That's why the SAT/ACT was invented in the first place.

So it's really the schools fault for not setting believable grading standards that got into this whole mess to begin with.

There is no way the valedictorian from my rural high school was ready for a top university.

And trusting schools to clean up their act is just NOT going to happen.

So, yes there is some fear about the tests out there.

Because kids are still not learning the basics.

Or these tests would be easy.

Again, kids who do well in schools which also do well don't need to "fear" anything from these tests. And we fall into that category.







Shamash said...

Kantstanzya is also right.

School isn't the last place you are likely to see a test or have people "teaching" and "learning" to the test.

People take tests for all sorts of professional credentials, too.

Just about every "profession" from insurance and banking to law and medicine (and yes, even teaching) requires tests.

Good luck opting out of those.

Shamash said...

And I don't think anyone is claiming that standardized or even written tests are the be-all and end-all of measuring what people know or can do.

Obviously there are "performance" and personality issues which cannot be easily measured by written tests.

Can you act, sing, dance, teach, cook, fix a car or build a house?

Some skills are best demonstrated.

But that's not true of a lot of the basics such as simple math, logic, and reading comprehension.

Those are testable and very useful in academics and work.



Wiley Coyote said...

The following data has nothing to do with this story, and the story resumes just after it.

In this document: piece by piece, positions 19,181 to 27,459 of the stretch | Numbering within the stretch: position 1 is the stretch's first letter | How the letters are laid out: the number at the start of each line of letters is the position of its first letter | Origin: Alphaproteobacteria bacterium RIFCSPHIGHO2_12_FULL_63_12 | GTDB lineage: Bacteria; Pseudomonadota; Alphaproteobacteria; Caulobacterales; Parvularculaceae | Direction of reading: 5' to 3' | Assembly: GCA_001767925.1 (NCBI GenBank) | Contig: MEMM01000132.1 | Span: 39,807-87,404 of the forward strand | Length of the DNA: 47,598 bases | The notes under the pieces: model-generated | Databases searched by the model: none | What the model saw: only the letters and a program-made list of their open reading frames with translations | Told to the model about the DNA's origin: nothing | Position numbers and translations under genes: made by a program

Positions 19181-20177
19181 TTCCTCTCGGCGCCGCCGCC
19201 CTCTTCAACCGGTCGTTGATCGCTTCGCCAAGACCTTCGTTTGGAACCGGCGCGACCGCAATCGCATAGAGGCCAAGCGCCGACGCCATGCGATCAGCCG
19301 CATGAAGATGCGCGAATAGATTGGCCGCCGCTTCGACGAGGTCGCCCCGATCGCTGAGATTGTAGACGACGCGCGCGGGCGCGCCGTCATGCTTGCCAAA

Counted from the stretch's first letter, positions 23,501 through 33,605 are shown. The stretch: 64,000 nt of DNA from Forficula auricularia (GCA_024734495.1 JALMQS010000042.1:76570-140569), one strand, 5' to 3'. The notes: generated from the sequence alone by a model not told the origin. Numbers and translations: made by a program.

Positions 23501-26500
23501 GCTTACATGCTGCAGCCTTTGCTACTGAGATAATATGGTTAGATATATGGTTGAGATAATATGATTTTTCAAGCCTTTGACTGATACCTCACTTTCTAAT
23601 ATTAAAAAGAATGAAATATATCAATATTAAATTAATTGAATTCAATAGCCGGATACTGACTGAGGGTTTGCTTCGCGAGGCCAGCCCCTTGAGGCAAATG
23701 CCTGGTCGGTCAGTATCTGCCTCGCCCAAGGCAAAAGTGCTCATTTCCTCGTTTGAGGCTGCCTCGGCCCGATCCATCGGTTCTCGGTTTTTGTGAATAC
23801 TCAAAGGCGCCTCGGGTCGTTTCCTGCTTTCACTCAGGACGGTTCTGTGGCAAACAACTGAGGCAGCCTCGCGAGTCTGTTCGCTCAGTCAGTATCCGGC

The bottom line is what involved parents believe is in the best interest of their child.

When my son took the military ASVAB test, he scored much higher on the "language and arts" side of the test than the "technical and mechanical" side.

He wanted to go into linguistics and missed the cutoff on the DLAB by only 5 points. He is waiting for a slot to take it again.

DLAB is a made up language. You can't study for it because the language doesn't exist. Only for the time they give you before the test is taken do you get a feel for what is to come. You have to have a grasp of nouns, verbs adjectives etc.

To sum it up, even though my son didn't know what Ohm's Law was on the test, he can speak and write fluently in Spanish and Japanese having never learned Ohm's Law in school.

Plus, to be able to decipher a language that doesn't exist and do as well as he did the first time around is impressive in my book.

We NEVER allowed CMS to dictate what our child should be learning and and what classes they assigned him to based on test scores.